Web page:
BRIGITTE L. MAASS1, DIEUDONNÉ KATUNGA MUSALE2, WANJIKU CHIURI3, RACHEL ZOZO2, MICHAEL PETERS4
1International Center for Tropical Agriculture (CIAT), Kenya
2CIALCA, CIAT, The Democratic Republic of the Congo
3Egerton University, Environmental Science, Kenya
4International Center for Tropical Agriculture (CIAT), Colombia
An assessment of livestock production in the South Kivu province of DR Congo, employing a rapid diagnostic survey (in June 2009 and February 2010) and a participatory rural appraisal (PRA; in March 2010), revealed that more participants held non-ruminant (monogastric) animals than ruminants. The survey and PRA included overall about 300 participants from eight so"=called ``groupements'', comprising 24 villages. Two thirds of interviewees held chicken, while more than half of them had ``cobaye'' and/or swine. As the frequency of cobaye (i.e. guinea pig) was rather unexpected, the importance of this species for the livelihoods of smallholder farmers in the region has been emphasised when analysing the data gathered. A thorough literature review on cobaye as a domestic animal was also performed.
Usually, cobayes are kept in the kitchen. Herd numbers held by roughly one third each of respondents was 1-4 animals, 5-10, and 11 to >20. Animals are fed on kitchen wastes and collected forages. The latter include grasses and herbs like Galinsoga parviflora and Bidens pilosa. Cobayes are predominantly raised by children and women, both of which are also responsible to gather their forage at field- or roadsides.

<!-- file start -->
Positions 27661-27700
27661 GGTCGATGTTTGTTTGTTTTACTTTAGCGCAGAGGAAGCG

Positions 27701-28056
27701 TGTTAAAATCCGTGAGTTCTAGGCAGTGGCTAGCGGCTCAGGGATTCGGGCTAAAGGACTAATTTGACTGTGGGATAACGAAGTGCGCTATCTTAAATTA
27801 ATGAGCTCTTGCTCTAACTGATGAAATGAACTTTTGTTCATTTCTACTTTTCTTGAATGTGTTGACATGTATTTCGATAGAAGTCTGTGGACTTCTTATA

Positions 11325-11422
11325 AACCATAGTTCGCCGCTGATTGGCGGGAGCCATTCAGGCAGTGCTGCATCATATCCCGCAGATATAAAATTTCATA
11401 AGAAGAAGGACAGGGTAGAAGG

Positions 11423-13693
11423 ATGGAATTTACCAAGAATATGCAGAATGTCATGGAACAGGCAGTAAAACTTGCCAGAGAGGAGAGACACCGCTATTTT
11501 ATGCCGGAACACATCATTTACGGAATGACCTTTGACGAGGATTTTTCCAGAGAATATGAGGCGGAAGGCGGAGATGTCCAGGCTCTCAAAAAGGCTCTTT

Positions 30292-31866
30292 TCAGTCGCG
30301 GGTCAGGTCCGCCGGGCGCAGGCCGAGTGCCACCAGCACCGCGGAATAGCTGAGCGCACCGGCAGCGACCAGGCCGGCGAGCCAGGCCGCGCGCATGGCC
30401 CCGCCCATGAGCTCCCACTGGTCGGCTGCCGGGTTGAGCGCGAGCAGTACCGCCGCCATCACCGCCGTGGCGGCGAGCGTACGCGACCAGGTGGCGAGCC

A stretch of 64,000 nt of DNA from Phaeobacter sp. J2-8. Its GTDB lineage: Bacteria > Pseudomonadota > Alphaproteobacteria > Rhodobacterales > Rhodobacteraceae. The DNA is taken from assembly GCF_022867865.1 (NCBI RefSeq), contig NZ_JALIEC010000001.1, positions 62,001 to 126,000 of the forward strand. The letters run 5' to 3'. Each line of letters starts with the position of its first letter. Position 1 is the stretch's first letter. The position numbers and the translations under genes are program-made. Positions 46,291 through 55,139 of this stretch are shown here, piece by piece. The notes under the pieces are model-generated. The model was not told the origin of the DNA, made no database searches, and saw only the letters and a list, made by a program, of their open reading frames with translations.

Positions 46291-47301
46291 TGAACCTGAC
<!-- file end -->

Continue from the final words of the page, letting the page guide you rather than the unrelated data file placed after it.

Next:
When assessing wealth classes during the PRA in two groupements, cobayes were associated with poverty, regardless of the gender group. Possessing cobayes was not a criterion of asset ownership regarding animal wealth classification. When in large number, about 25, cobayes were said to be exchanged at the market for other animals, basically swine and chickens.
Typical rural households comprise 8-10 members. Meat will only be consumed once or twice a month. Cobayes are used for meat supply for the family, but also for paying the children's school fees. A cobaye may fetch about 1-2 US$ in the market, while fees are about 2-3 US$/month/child for primary and 5-10 US$ for secondary school.
A considerable number of advantages for raising cobaye by smallholders in South Kivu has been identified; among them are its rapid reproduction cycle, its lack of competition for human food and, in case of looting, its potential to either be hidden or recover its population fairly quickly.
Keywords: Food security, forages, guinea pig, livelihood, livestock, smallholder